But an endorsement for the proposed Station Square casino isn’t a slam dunk — a decade ago, the planning forum’s consensus was that the neighborhood should oppose floating casinos at the riverside site now known as South Side Works. “The community, 10 years ago, was pretty clear in not wanting riverboat gambling,” Mr. Brannan said.

The Lower Hill District and Uptown would be the two neighborhoods most affected by the Isle of Capri proposal to build a casino and put some of the proceeds toward a new arena, primarily for the Pittsburgh Penguins. Duquesne University, which sits atop the Bluff, announced its opposition to the casino last week, while stressing that the rest of the proposal — the new arena, the housing and the retail — looked pretty good.

“We’re good friends of the Penguins,” said Duquesne President Charles J. Dougherty. But “the casino is being put virtually two blocks from 10,000 students.”

The school, he said, had “an obligation to our students to stake out a position on this matter.”

Less certain of their position on the casino are various neighborhood groups in the area, as they pursue vague plans to “explore the pulse of the community.”

“Uptown is in the early stages of what we hope will be a big revitalization effort,” said Jeanne McNutt, chair of the Uptown Community Action group’s housing and economic development committee. “If [a casino] would jump-start traffic, that might be a good thing.”

A bad thing, she said, is that the slot machines might draw most of their winnings from people least able to provide them, including nearby students and residents of the Hill.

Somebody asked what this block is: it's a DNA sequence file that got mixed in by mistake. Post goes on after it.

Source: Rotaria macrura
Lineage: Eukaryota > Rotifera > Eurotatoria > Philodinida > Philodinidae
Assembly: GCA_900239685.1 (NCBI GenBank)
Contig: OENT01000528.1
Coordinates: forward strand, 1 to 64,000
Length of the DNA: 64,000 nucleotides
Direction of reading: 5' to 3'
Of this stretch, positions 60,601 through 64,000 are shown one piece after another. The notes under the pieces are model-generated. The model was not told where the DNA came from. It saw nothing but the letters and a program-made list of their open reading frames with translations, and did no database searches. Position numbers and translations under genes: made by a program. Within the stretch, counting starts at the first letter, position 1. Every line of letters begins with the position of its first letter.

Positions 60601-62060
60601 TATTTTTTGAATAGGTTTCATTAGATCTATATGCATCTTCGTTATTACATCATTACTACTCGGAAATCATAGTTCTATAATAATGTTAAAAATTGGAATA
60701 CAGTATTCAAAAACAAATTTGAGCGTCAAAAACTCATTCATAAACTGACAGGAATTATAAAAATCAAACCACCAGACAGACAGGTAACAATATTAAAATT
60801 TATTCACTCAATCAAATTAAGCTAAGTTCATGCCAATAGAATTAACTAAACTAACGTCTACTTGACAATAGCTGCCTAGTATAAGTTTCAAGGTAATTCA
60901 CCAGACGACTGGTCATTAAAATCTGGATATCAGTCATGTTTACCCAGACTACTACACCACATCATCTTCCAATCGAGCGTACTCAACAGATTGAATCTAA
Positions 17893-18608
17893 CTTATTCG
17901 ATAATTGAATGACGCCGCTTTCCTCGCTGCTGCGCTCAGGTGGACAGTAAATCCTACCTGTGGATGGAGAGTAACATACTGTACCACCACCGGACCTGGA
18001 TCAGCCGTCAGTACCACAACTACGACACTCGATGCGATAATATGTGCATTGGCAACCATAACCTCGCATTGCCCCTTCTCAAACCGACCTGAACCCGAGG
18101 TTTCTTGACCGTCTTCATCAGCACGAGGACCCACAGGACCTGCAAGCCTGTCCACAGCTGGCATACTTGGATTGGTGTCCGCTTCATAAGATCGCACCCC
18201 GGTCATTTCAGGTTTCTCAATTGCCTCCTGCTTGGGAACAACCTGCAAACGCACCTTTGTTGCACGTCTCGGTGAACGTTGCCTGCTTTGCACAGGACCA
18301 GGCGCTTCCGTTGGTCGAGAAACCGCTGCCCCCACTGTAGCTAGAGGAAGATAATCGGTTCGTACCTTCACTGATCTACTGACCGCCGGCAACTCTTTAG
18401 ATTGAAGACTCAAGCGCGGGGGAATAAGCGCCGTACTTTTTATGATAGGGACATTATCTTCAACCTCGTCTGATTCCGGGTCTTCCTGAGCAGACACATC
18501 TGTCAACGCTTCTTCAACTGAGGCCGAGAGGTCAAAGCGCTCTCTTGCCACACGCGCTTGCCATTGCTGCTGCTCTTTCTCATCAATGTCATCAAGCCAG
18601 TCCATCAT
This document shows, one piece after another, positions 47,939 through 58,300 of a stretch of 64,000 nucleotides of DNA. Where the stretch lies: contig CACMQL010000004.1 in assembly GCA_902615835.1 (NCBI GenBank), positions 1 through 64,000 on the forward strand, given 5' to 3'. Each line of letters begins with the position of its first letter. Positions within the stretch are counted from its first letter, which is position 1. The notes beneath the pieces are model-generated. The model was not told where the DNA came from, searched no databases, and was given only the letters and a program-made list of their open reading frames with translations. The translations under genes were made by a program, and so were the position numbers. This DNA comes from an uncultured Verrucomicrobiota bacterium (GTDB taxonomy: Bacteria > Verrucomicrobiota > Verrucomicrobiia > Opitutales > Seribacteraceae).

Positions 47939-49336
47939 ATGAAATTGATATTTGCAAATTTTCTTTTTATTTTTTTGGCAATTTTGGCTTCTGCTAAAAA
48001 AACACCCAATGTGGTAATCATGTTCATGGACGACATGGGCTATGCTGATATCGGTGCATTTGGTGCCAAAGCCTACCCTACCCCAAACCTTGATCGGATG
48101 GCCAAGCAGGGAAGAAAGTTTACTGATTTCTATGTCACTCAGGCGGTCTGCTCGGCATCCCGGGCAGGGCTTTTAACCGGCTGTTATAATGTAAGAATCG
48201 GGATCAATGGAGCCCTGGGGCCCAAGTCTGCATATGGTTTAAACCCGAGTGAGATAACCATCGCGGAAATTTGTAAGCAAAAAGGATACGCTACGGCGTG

“If [the casinos are] intended to supplement our economy, I don’t like the idea of it being on the backs of people who probably can’t afford it,” Ms. McNutt said, stressing that she was giving a personal opinion and not speaking for the Uptown group. In informal discussions, she said, “the sense I’m getting is no. There’s just no space for it.”

Evan Frazier, head of the Hill House Association, said the casino may present opportunities for the area, but added that his social service organization also would have to evaluate the “social issues that arise as a result of having gaming abutting a residential neighborhood.”

On the North Shore, where Detroit businessman Don Barden hopes to build a casino near the Carnegie Science Center, community groups have yet to weigh in. The North Side Chamber of Commerce plans to poll board members, said board president Debbie Caplan, while the North Side Leadership Conference is searching for a new executive director and in the midst of revamping its business plan, said interim director Dana Jaros.

After that happens, “we’ll probably talk with business owners small and large,” she said.

But the most influential members of the North Side community — the Pittsburgh Steelers and the Pittsburgh Pirates — already oppose Mr. Barden’s casino. Continental Real Estate Cos., Equitable Resources and Del Monte Food also have lined up against a North Shore casino, saying it would be a “deterrent” to North Side business growth.

Correction/Clarification: (Published Feb. 8, 2006) Jeanne McNutt is the chair of the Uptown Community Action group’s housing and economic development committee. This story in the Feb. 6, 2006 editions of the Post-Gazette said incorrectly she was the head of the entire group.

(Bill Toland can be reached at or 1-412-263-1889.)

This article appeared in the Pittsburgh Post Gazette. © Pittsburgh Post Gazette

Pittsburgh History & Landmarks Foundation

100 West Station Square Drive, Suite 450

Pittsburgh, PA 15219

Phone: 412-471-5808  |  Fax: 412-471-1633